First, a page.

An Evolution of Community Service

An Evolution of Community Service
Posted on 10/13/2023
Dog Reading

An Evolution of Community Service


Nearly three decades ago, Bedwell teacher Laurie Heppes, along with a team of her since-retired colleagues, administrators, and community members, set forth to write a district goal. That goal was a districtwide community service program, and since that time it has kept going and kept growing within the Somerset Hills School District.


At the elementary level, Bedwell students participate in at least two hours of community service. This is done through four schoolwide projects and each grade level organizes their own community service endeavors. Working together, Heppes and her fellow community service advisor Phyllis DeStefano make connections locally to see where there is a need, and how students and families can make the lives of others a little better and a little brighter. To kick off the 2023-2024 school year, the Bedwell advisors are running a glasses drive to collect eyeglasses, reading glasses, and sunglasses. These glasses are then repurposed to help those in need. 


Looking ahead to November, Bedwell will host a food drive which typically accepts donations of not only food, but socks and hygiene items as well. On the horizon for the December holidays is a toy drive that will include a collection of winter scarves, mittens and hats. “It is wonderful to help people not only in our neighboring towns, but expanded to the greater Somerset County area too,” said Heppes. “The children love being part of the process… from planning, to contributing, to collecting. Over the years I have witnessed another consistent thread; students love to give of their time and talents, be it creating signs for a pet drive, drawing pictures for veterans, or writing letters for our seniors.”  


While the foundation begins at Bedwell in terms of igniting the spark of service and giving, it certainly continues on as the students move up to the middle and high school levels.  At Bernardsville Middle School students complete at least 35 hours of community service, typically five hours in their 5th grade year, and 10 each year following. While students are free to branch off to where their own experiences lead them, BMS advisor Melissa Kimmel organizes a comprehensive list with a wide array of choices. There are highlights each month, such as a lake clean-up or car wash, as well as a ton of year-round opportunities! One student favorite is the Paws for Reading opportunity where students (ages 8-15) can volunteer their time at SAVE Animal Shelter to read out loud to feline friends and canine companions. Not only does it benefit students’ reading skills, it helps to socialize the many deserving, adoptable pets as they await their forever homes; and within this service opportunity, happiness, love, and connections blossom between the students and shelter pets almost instantly! Like the domino effect, when moving from middle to high school, students often elect to participate in leadership opportunities at SAVE, acting as mentors for younger Paws for Reading volunteers. This is just one example at the middle school of how a simple act of service can develop into so much more!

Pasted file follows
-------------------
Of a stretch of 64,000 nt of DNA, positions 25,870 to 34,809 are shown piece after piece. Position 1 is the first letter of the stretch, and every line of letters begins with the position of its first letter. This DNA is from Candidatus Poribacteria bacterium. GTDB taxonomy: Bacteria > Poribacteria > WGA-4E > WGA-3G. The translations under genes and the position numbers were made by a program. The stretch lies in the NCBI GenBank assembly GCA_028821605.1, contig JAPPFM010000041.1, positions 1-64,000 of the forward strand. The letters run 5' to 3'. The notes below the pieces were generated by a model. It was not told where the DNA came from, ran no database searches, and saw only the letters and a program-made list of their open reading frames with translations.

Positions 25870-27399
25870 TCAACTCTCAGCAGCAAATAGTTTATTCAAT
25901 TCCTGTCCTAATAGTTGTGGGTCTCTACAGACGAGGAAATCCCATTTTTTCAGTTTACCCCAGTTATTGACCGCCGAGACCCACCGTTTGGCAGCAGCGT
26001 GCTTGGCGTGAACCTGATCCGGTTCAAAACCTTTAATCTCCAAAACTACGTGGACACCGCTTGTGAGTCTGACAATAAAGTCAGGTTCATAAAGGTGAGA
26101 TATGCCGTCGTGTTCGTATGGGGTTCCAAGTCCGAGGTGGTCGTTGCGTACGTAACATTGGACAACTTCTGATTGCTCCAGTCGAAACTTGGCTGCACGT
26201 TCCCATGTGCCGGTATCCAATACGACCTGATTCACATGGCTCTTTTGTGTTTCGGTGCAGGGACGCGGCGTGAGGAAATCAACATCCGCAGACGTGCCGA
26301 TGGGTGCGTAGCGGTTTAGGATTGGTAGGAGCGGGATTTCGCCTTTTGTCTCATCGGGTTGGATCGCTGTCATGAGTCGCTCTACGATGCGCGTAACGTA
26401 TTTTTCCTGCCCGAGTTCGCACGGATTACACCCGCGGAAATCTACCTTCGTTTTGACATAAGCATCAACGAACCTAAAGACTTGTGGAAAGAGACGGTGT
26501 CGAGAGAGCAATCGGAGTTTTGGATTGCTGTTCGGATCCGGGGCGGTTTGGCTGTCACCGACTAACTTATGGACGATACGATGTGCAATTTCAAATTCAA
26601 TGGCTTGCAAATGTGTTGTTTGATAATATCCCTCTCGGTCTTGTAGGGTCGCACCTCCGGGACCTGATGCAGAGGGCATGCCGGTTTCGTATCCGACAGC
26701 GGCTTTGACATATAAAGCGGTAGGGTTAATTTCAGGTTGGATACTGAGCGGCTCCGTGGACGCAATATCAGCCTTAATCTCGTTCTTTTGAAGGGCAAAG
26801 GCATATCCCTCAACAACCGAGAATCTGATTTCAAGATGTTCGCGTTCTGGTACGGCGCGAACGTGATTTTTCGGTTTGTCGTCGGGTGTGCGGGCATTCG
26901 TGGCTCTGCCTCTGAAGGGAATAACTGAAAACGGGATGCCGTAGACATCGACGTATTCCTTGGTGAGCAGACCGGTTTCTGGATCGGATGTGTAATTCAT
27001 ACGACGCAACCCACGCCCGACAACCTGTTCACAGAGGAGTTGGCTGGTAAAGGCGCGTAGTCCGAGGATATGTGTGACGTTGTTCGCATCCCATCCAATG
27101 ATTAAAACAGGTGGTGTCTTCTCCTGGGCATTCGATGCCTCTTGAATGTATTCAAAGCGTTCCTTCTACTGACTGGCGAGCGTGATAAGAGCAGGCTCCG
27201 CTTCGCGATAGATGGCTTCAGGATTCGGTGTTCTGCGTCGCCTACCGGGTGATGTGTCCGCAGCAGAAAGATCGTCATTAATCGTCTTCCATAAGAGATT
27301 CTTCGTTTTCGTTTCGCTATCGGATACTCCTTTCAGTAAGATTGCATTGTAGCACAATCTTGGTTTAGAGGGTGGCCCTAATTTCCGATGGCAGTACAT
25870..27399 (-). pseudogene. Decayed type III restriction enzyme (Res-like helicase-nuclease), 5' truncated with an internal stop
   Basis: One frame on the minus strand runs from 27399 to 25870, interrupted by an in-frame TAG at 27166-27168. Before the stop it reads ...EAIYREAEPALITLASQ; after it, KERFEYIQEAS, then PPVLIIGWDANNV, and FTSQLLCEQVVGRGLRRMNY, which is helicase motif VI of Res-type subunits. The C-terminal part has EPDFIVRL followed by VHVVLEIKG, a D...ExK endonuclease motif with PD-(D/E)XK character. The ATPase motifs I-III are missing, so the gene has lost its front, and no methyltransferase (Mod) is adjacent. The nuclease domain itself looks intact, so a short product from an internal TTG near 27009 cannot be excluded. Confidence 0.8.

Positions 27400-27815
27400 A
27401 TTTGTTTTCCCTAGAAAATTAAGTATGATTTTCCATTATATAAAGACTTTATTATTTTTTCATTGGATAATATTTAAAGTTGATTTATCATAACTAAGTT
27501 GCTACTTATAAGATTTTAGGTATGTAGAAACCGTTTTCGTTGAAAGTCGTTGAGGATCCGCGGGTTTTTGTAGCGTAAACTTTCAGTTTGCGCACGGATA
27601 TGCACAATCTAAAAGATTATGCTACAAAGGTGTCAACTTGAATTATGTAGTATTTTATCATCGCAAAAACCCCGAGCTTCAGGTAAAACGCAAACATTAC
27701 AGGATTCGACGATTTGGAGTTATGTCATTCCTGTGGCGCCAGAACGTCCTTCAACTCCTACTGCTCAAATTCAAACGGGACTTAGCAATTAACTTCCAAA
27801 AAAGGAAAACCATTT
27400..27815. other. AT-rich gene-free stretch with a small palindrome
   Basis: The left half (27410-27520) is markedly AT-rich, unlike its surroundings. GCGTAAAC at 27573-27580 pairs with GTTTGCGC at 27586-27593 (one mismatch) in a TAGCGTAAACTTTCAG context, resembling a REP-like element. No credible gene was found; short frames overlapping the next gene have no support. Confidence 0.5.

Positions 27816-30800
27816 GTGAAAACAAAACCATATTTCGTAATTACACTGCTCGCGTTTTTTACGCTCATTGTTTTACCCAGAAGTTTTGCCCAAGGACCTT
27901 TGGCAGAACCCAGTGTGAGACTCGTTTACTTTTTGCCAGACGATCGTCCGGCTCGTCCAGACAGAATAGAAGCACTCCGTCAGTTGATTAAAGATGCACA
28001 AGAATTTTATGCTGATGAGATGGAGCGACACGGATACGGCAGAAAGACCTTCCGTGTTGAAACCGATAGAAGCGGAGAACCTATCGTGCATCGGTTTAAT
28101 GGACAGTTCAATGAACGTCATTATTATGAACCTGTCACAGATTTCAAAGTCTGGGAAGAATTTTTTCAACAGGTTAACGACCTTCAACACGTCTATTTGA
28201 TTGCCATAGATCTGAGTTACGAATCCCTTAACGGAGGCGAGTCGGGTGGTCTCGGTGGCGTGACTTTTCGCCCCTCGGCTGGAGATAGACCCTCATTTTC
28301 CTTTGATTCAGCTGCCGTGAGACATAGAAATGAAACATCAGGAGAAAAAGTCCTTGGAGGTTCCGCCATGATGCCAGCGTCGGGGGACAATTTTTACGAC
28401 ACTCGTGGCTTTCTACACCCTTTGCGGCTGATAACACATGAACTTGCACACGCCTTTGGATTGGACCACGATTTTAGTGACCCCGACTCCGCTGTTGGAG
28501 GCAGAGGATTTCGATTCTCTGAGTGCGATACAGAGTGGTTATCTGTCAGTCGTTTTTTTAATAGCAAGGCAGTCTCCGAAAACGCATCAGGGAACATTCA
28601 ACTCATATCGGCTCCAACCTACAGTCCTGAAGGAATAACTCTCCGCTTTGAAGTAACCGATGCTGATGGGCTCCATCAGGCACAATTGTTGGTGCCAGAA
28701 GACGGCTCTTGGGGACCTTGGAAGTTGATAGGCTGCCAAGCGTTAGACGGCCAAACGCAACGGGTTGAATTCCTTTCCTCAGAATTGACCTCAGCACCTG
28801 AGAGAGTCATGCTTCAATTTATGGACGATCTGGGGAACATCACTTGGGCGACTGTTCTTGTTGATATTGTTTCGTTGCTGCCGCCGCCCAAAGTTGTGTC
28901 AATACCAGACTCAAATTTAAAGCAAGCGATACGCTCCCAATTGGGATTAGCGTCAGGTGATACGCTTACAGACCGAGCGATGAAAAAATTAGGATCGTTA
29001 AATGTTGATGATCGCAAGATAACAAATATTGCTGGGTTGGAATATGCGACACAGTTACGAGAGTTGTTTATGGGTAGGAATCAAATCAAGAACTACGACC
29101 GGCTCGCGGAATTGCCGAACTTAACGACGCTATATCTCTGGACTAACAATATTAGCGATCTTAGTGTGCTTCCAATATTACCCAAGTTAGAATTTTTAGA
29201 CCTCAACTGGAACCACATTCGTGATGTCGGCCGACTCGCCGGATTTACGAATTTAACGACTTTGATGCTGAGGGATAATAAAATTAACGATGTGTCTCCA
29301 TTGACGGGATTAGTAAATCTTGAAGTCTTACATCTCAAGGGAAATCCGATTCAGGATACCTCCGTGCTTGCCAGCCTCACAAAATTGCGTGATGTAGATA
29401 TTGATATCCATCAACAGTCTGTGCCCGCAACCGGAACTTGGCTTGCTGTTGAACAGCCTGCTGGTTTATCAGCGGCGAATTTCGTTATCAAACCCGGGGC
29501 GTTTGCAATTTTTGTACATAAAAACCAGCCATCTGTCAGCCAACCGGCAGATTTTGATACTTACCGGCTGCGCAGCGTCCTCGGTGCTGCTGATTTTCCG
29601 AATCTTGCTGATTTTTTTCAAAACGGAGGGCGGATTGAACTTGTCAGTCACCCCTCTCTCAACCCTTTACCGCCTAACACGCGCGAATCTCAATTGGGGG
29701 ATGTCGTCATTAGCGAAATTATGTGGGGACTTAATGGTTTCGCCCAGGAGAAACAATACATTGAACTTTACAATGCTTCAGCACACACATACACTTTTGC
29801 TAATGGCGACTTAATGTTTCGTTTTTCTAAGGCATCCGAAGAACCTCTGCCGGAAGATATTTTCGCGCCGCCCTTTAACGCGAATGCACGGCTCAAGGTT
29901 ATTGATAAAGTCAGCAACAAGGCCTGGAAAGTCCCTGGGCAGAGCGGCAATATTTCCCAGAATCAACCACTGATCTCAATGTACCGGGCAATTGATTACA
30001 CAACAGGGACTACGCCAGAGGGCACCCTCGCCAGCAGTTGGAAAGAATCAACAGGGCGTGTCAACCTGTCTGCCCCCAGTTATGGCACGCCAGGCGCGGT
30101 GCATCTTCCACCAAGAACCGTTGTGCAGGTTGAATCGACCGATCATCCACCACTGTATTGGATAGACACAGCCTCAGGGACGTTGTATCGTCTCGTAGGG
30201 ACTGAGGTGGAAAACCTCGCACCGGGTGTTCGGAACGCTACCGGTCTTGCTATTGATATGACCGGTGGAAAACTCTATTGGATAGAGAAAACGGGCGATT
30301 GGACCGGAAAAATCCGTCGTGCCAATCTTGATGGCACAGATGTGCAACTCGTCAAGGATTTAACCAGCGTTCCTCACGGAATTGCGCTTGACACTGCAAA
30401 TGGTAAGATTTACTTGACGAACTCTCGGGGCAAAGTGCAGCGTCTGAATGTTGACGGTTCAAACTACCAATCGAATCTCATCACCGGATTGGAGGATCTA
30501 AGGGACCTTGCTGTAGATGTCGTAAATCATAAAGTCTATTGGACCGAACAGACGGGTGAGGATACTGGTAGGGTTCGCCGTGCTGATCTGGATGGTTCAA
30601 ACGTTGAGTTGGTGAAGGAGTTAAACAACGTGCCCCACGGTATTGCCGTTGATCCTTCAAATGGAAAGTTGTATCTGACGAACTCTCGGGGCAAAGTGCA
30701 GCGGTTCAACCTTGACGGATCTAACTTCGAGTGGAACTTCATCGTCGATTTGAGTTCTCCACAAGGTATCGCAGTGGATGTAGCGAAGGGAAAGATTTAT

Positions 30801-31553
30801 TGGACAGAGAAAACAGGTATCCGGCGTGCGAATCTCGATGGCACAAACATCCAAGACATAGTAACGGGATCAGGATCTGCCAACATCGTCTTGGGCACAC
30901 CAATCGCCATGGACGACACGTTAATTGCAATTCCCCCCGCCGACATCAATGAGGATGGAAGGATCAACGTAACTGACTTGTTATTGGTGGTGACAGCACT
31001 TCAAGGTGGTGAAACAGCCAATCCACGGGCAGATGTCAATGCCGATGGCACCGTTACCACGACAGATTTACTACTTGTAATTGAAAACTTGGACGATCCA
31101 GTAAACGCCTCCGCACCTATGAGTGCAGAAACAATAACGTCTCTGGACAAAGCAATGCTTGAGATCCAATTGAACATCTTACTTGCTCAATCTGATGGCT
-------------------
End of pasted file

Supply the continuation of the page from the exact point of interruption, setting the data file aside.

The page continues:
As a schoolwide initiative, a representative has come from the Travis Manion Foundation for the last two years,  to speak to students about the power of taking part. “We hope to inspire our middle school students with the words of its namesake,” said BMS Principal Lisa Garofalo. First Lieutenant Travis Manion, United States Marine Corps, made the ultimate sacrifice in 2007. He embodied leadership and selfless service in his belief, “If not me, then who?”.   Those words are the mantra of the community service actions at Bernardsville Middle School.


At Bernards High School, community service has been a source of pleasure and fulfillment, as well as hours towards graduation. As adjustments to the process have been made recently, current 9th and 10th grade students need to complete 20 hours of service, culminating with a “showcase” to BHS staff, where the teens present their theme, mission, and learning experiences through their service work. Anna Sosely, community service advisor at the high school shared, “I’m excited for this recent update since it really allows students to reflect upon the meaning of their service and how they were impacted by it.” In addition to their individual volunteerism, the school community hosts many community service opportunities such as blood drives, Jersey Cares, Pennies for Patients, and Color a Smile. Where there is a need, BHS is proud to answer the call.


What is evident amongst the SHSD school community, by listening to the words and watching the actions of its students, is that they truly enjoy being part of something… something larger than themselves! Many are inspired to branch out and go beyond what is available or required at school; they spend additional time getting involved in other acts of service on their own, in houses of worship, on athletic teams, or through organizations focused on their personal interests. What could be better?

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